Dames at Sea
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Cast & Creative
Reviews & Awards
One of the mainstays of the Hollywood musical, especially during the 1930s, was the ‘backstage’ plot, with the troupers, whether they were struggling professionals or a group of youngsters trying to break into the big-time, overcoming all odds and obstacles to get their show on the stage.
‘Dames at Sea’, which was given in the Studio Theatre of Richmond Adult College last week by Barnes & Richmond Operatic Society (BROS), is an affectionate send-up of all those movies and is highly successful because it does not attempt to poke fun at the genre, but in a way, to celebrate it.
BROS’s presentation of the show was sheer joy, from beginning to end, not least because the whole cast played the piece absolutely straight, allowing the audience to see the funny side of the whole procedure and to enjoy the accuracy and good-naturedness of the parody, for which much praise must go to director Andy Locke.
An equal amount of recognition must be afforded co-director and choreographer Melanie Edwards for drilling the cast in the routines.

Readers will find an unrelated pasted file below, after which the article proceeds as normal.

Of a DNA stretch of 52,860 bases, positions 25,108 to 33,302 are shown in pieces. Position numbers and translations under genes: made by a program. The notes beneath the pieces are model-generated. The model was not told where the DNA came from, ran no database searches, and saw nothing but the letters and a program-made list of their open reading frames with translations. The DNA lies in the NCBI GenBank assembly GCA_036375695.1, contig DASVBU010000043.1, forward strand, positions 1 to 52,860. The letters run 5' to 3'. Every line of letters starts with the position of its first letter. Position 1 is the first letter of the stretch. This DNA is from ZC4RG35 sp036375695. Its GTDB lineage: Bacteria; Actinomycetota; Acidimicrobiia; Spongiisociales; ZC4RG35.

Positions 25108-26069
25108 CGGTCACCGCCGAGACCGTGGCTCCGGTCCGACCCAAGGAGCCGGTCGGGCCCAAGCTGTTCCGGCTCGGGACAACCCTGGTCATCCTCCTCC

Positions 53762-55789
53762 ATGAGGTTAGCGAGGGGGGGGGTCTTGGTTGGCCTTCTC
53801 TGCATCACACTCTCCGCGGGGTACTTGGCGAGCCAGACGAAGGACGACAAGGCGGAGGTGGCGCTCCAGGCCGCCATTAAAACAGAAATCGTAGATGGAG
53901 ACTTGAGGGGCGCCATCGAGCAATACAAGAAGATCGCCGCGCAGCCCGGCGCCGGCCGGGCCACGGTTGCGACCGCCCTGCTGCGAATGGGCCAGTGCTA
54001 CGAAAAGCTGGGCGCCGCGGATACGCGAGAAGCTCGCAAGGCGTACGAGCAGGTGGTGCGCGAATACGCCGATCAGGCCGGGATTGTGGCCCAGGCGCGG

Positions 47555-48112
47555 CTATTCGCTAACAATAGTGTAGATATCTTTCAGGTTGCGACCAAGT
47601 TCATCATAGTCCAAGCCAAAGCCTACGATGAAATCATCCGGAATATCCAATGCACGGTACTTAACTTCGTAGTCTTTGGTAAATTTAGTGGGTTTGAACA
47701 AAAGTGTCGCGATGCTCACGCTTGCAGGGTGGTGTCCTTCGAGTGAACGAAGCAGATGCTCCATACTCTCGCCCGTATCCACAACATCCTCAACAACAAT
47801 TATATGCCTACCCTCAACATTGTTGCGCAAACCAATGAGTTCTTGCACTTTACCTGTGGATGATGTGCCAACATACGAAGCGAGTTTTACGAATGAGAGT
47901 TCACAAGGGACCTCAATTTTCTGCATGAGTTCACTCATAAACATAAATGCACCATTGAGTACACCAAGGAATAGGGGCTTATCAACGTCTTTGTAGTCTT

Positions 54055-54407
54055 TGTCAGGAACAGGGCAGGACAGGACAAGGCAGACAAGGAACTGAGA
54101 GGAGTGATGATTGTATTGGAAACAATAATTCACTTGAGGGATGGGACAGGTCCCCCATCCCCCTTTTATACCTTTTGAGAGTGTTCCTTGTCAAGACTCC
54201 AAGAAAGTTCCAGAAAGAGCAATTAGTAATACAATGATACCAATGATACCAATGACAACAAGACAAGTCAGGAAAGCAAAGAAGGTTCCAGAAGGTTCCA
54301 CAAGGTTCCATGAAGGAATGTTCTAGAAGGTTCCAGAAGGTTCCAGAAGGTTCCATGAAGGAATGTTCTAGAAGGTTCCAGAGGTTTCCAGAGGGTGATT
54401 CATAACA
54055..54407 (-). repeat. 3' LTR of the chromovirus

And that cast was terrific, from the innocent Ruby come to search for fame on Broadway, given a shining sweetness by Debbie McDowell and Tara O’Sullivan warmhearted as her newly found best friend Joan to Angela Sturgeon’s monstrous leading lady Mona who had every facet of the character off to a ‘t’.
Then there were the men: Carl Smith was the ambitious songwriter constrained only by the fact that he is in the Navy, and who brought an attractive personality and a pleasant singing voice as well as a thousand-volt smile and a matching innocence to that of Ruby. His sidekick, Lucky, allowed Hamilton Faber every opportunity to clown, yet he never overdid the slow-wittedness, while Robert Salter was a splendid Captain of the battleship that is pressed into service as a theatre when the show’s original venue is demolished – and what a marvellous coup de theatre brought the first half to an end with one of those enormous building-shatter balls swinging out over the audience!
The chorus girls and boys performed with a will, and the pit band directed by Carole Baker had a whale of a time, although balance might have been better served if they had been placed nearer to the audience.
I laughed much, and more often hugged myself with delight at this delightful tribute to the Hollywood musical and BROS did it proud.
This is the full review which was heavily cut when published originally.